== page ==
Regarding the Marsalis/Crouch axis effect on bass playing - I respect the right of any bassist to choose not to use a pickup, or to choose not to solo at all (I know several bassists who don't want to solo, ever - cool). I also respect Wynton et al's right to not want to have bass players using pickups in their bands, or soloing - that's fine too. What I don't accept, is the extension of a preference for a way of playing into a dictat on how the instrument should be played, and the dismissal of all who play in a different way. As I said in the post, it is arrogance on the part of a horn player - or a guitar player for that matter - to tell a bassist how their instrument should be played. The influence and political clout that Marsalis and Crouch had at that time (now thankfully faded) meant that many bassists, in order to conform to the 'wisdom' handed down from on high, were browbeaten into making the instrument more physically difficult to play, and consequently limiting their soloing technique.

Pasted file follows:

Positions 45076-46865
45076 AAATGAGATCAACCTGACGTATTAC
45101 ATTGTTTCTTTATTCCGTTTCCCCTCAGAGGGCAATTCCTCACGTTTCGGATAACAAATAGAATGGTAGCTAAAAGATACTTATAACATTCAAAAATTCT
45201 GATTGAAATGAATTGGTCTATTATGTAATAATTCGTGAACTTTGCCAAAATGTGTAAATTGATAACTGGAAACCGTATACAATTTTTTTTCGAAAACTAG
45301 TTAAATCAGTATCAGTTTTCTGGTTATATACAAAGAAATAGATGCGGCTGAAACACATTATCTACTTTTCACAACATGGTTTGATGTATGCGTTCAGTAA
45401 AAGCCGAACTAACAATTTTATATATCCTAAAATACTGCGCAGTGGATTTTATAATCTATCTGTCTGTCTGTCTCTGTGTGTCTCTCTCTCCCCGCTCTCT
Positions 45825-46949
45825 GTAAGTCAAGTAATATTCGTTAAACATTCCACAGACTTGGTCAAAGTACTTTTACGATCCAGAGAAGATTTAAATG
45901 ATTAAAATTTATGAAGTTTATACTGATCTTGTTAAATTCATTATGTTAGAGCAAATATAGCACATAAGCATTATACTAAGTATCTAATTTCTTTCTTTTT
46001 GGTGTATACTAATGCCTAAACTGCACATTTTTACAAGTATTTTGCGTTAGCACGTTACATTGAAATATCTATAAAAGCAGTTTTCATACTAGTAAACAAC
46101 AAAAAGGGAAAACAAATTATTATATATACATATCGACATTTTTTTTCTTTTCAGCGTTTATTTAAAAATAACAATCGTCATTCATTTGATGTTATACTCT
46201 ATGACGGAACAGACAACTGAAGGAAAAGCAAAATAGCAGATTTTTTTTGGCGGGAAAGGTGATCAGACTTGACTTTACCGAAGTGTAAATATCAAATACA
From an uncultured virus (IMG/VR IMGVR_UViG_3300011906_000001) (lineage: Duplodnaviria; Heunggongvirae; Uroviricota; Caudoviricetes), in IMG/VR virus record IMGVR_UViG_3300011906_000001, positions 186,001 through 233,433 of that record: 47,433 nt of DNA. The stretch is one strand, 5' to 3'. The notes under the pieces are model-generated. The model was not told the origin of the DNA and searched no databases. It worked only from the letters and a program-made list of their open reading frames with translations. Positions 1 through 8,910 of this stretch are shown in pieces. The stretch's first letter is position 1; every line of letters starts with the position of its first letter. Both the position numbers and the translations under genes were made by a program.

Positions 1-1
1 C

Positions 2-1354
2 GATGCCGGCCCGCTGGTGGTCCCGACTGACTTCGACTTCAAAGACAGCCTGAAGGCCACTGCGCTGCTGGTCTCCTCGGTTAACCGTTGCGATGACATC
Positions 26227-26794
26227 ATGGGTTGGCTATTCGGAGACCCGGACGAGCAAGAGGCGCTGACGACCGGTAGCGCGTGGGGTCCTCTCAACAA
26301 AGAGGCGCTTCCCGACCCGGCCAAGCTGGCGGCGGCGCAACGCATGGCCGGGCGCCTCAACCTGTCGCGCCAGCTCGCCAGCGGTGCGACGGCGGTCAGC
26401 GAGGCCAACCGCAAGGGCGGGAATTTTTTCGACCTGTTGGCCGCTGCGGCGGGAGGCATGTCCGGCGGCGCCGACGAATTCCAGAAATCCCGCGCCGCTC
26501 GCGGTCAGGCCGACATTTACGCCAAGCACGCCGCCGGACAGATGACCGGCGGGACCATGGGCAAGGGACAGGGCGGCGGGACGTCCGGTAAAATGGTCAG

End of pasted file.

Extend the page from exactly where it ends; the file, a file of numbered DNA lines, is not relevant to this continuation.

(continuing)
Regarding pickups, I'm not sure where you get the idea that I took players who used pickups to task - I mentioned that they took to it in droves despite the poor sound quality - that was a statement of fact not a criticism of their decision. I mentioned Ron Carter as having a particularly poor amplified sound at that time - and he did, and it's generally agreed among bassists that he did. You may consider it a contradiction that I criticise Carter's sound, and criticise Wynton etc. for not wanting pickups on the bass. But a) I have no problem with Wynton choosing whatever kind of bassist he wants, but please don't have the arrogance to tell the rest of us what to do so explicitly by putting stupid slogans about the 'dreaded bass direct' on the record sleeves. And b) when talking about Ron Carter's sound I was explicitly talking about the 70's with the terrible Barcus Berry pickups that were then available. In the 80's (note the phrase in the blog 'Fast forward to the 1980s'), the technology had seriously improved and the available tone quality was of a much higher level. So the dismissal of amplification had much less justification than possibly 10 years earlier.